Because there is a 10-30 in my hangar, I asked to order one of those adapters. Even though the 10-30 is on the web site, as of now, it does not exist in the Tesla parts system and I couldn't order one for now. Its pretty easy to make a cheater cord for the 10-30p to 14-50r, but be aware that the 10-30 does not have a ground, only a neutral, so the ground pin on the 14-50 won't have a place to connect. In my cheater cord, I connected the ground in the 14-50 to neutral. This is not good practice according to current electrical code, but its my cheater cord for me to use, and I felt that it was safer than not connecting the ground at all. BTW, your dryer plugged into the 10-30 connects ground to neutral. Make your own decisions. Also, when you use the cheater cord, you will have to manually limit the Model S to 24 Amps via the 17" controls. Luckily, it remembers the location and you only have to do that once.
     
  13. napabill

    napabill Active Member

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    At this point I'm not sure if my winter place has a 10-30 or 14-30 dryer plug. If it is a 14-30, do you think that adapter is available from Tesla? I'm going down there next week so will know for sure then. And my "S" (P83) is not due until we return the first of December.
     
  14. Cottonwood

    Cottonwood Roadster#433, Model S#S37

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    If the install was within the last 20 years or so, it is probably a 14-30. See Charging Model S and click on the "Adapter Guide" tab. The 14-30 is listed by Tesla so if not available now, it will hopefully be available someday.

    The only difference between the 14-30 and the 14-50 is the shape of the neutral pin. See NEMA 14 connector Because the Model S UMC does not use the neutral of a 240V connection, and if you are brave, you can just cut the neutral pin off of your 14-50 adapter; it will then fit in a 14-50 and 14-30 receptacle. As with the cheater cord, you will have to manually tell the S to only use 24 Amps at locations where you plug into a 14-30.

    Good Luck!
     
  15. stephenpace

    stephenpace VIN S00219

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    I got a notification from Tesla yesterday that the Model S 14-30 adapter should be available soon, perhaps 3 weeks, with the 10-30 available sometime in January. You'll be able to buy them from the website.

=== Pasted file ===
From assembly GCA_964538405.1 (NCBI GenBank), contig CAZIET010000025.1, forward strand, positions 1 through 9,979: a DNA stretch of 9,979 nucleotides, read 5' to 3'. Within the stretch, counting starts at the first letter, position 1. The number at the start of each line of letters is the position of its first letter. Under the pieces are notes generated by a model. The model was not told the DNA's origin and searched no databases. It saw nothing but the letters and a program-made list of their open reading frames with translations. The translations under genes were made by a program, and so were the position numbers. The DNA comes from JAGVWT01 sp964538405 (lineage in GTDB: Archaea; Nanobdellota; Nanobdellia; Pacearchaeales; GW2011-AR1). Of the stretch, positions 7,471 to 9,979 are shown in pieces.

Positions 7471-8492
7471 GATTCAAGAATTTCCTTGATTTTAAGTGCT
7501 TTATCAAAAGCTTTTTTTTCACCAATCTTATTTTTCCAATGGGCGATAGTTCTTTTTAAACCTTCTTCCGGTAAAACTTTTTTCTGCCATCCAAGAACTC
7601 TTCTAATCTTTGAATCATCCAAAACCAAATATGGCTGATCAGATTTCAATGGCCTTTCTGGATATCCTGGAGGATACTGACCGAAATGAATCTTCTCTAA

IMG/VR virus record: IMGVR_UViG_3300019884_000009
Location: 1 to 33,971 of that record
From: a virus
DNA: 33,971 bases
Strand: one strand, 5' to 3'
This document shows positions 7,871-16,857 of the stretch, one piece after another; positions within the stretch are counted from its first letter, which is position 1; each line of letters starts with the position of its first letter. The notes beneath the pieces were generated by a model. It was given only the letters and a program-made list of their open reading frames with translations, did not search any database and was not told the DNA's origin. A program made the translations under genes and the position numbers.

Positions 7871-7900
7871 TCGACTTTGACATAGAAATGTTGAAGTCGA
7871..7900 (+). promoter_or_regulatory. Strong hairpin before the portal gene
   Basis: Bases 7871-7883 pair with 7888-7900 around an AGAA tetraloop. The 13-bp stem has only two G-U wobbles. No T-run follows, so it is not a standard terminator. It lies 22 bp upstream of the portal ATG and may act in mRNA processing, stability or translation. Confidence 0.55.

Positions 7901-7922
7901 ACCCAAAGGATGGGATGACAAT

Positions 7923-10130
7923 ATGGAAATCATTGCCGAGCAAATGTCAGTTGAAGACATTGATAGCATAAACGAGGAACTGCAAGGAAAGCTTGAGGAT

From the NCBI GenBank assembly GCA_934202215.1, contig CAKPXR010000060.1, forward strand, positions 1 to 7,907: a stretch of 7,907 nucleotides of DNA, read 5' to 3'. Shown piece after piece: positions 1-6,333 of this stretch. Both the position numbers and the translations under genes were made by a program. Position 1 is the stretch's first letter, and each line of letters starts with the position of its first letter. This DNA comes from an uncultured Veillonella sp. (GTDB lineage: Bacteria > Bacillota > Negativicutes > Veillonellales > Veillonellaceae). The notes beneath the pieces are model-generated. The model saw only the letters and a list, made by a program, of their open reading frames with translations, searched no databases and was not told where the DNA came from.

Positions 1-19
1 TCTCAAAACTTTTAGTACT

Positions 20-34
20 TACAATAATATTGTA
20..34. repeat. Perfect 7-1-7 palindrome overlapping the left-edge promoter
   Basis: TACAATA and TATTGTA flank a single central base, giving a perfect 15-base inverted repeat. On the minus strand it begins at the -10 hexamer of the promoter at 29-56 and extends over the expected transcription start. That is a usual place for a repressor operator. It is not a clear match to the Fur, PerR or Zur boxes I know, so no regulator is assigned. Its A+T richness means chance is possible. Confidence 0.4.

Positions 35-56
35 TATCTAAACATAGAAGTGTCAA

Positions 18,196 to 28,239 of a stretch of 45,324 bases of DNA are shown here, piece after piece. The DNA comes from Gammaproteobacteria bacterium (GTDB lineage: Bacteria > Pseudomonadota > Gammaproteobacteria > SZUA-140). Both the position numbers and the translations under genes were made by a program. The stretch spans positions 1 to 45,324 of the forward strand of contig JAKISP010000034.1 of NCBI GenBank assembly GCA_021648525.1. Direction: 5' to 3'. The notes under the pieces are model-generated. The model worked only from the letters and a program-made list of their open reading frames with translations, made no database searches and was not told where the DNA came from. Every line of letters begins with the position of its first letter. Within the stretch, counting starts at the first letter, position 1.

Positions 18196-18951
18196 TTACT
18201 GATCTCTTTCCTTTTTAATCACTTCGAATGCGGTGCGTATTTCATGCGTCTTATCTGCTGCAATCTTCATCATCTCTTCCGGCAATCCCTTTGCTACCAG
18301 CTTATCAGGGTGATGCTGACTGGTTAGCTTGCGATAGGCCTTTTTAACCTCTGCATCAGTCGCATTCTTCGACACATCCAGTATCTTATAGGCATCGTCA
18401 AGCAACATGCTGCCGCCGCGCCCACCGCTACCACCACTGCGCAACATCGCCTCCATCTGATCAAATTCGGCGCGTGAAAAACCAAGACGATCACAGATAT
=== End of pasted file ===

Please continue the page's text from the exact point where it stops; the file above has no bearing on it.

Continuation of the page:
16. FlasherZ

    FlasherZ Sig Model S + Sig Model X + Model 3 Resv

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    NEC 1996 is when the ground requirement was introduced, and adoption is generally 3 years behind in most jurisdictions, so anything built after 1999ish should have 14-30. My 1991 home has a 10-30 for a dryer outlet.
     
  17. SeanTek

    SeanTek Member

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    I wanted to resurrect this thread since I want a Tesla to make a NEMA 5-20 adapter. :rolleyes: There are instructions at the end of the PDF here http://cosmacelf.net/Home%20Made%20Adapters.pdf but I want the real thing--it's safer in any event.

    What's the best way to petition Tesla to get them to pay attention?
     
  18. Cosmacelf

    Cosmacelf Active Member

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    Who knows? I sent the ownership email a polite email about this and other charging adapters a few weeks ago and essentially got a form letter reply. Every single popular consumer company has products that people want to adapt/change/extend. That's why you have cell phone jailbreaking, etc. For now, all we can do is make our own adapters...
     
  19. rdrcrmatt

    rdrcrmatt Member

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    which really isn't all that hard at all. I've made plenty for my RV in odd situations.
     
  20. SeanTek

    SeanTek Member

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    The thing that bothers/concerns me the most is setting the amperage manually prior to charging. What happens if you forget, or are lazy? (I am more interested in the lazy part :biggrin: )

    It would be nice if someone, i.e., an aftermarket vendor, could figure out what pins or electronics are built into the Mobile Connector adapters to signal the maximum amperage for that adapter, so that different adapters could be made.